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Thursday, October 21, 2004 | 0 comments »

It's a slow day in Bearland...

There's a scene in Butch Cassidy and the Sundance Kid where pursuers corner the pair on the edge of a cliff. Frantic, Butch says the only escape is to jump into the raging torrent 50+ metres below them. The Kid tells him he doesn't know how to swim. Butch, flabbergasted, replies

"Are you crazy?! The fall'll probably kill ya!"

Is this story relevant for forecasting? Can the Red Sox come back from 3-0 down? Is the West Indies about to become a test match cricket leviathan again? I don't/didn't/still don't know. It's just a great film moment and I've been waiting for an opportunity to mention it. But I do recall that Butch and Sundance made it alive out of that fix despite their pessimism.

The point is that I've felt bad since I wrote that piece on Wachovia's forecasting. I sniped and I want to do pennance and Feel The Pain every forecaster knows about. So I've built two models of extreme complication and plan to sell their output to all and sundry. If you're interested you'll need to be quick - I've already had the marketing departments of several investment banks on the phone. By the way, I also have a number of early 1990's computer hardware components on offer too.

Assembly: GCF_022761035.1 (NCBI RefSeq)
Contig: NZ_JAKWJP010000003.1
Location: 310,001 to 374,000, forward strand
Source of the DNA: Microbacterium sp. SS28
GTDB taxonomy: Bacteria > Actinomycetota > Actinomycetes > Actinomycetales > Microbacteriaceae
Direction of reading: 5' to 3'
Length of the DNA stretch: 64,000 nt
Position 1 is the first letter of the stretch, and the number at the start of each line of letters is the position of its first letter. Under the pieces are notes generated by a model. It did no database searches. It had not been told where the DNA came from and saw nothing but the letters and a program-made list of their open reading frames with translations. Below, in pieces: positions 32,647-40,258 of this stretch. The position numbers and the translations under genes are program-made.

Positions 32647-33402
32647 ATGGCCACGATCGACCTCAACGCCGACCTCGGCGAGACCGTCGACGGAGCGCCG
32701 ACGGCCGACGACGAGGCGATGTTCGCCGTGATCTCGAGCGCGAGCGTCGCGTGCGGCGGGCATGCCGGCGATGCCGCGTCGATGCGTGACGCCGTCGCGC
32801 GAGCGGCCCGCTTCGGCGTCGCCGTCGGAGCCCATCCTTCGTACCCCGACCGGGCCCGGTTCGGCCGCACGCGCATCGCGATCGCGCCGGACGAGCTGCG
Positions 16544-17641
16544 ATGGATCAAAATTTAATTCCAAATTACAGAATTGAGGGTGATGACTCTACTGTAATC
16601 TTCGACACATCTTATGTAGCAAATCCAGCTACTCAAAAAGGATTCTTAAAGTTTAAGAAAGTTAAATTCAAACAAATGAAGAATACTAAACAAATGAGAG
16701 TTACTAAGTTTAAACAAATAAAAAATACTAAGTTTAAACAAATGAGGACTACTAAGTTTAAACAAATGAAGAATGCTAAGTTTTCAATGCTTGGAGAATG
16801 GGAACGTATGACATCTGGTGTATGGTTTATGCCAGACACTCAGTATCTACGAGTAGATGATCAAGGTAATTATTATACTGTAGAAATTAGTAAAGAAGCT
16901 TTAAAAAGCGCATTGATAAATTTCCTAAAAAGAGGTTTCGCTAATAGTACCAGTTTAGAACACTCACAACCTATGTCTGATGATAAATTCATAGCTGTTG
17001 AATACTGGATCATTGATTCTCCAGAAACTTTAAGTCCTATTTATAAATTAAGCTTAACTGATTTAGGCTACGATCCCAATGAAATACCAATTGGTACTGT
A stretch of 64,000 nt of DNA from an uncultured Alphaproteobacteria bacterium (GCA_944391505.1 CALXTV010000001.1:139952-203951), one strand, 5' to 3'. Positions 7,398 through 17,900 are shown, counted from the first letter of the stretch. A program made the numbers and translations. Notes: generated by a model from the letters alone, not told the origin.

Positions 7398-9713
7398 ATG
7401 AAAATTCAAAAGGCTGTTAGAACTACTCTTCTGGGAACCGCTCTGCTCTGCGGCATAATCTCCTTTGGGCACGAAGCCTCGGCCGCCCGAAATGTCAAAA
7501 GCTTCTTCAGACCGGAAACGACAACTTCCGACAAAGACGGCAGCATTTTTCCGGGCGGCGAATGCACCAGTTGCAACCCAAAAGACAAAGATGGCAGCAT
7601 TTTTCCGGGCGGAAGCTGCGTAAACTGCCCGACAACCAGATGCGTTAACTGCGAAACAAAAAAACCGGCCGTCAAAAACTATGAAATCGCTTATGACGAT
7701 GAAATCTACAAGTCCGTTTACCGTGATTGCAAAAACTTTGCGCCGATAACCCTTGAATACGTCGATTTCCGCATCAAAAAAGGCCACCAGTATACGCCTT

Without further ado, I forecast that:

* on Tuesday 9 November West Texas light sweet crude (surprisingly refreshing both neat and with a chaser) will hit $60. It's at $54.92 now. Having noted the average fuel consumption of my Honda at idle; my recent electricity bills; how long the neighbours keep their lights on across the valley here; as well as numerous other things (sorry, I mean "variable factors") such as the impact of lint on the consumption rate of the cooling fan inside my pc, I am able to publish this astounding to-be fact with a high degree of statistical and personal confidence.

* And that's not all. I further forecast that on Monday 22 November the sterling/USD rate will breach the $1.85 level from the $1.8281 it's on as I type this. This is based on a revolutionary piece of econometric insight that accounts for the rate at which London tourists are increasingly ripped off by cambio booths. It includes a formula to establish a "leakage rate" calculated as the absence (in hourly terms of course, man) from the money supply of those coins used to operate the chemical toilets across the nation's capital.

Please don't abuse the comments option with expressions of admiration. Rather, I am interested in your own amazing economic forecasts. Special consideration will be made for the inclusion of estimates regarding the length of time Senator John Edwards is able to maintain his full smile at one sitting. But you must, I'm afraid, show full algebraic logic for admission into this category.

Prizes are forecast.

Yes, this is a serious post.

Have a nice day.

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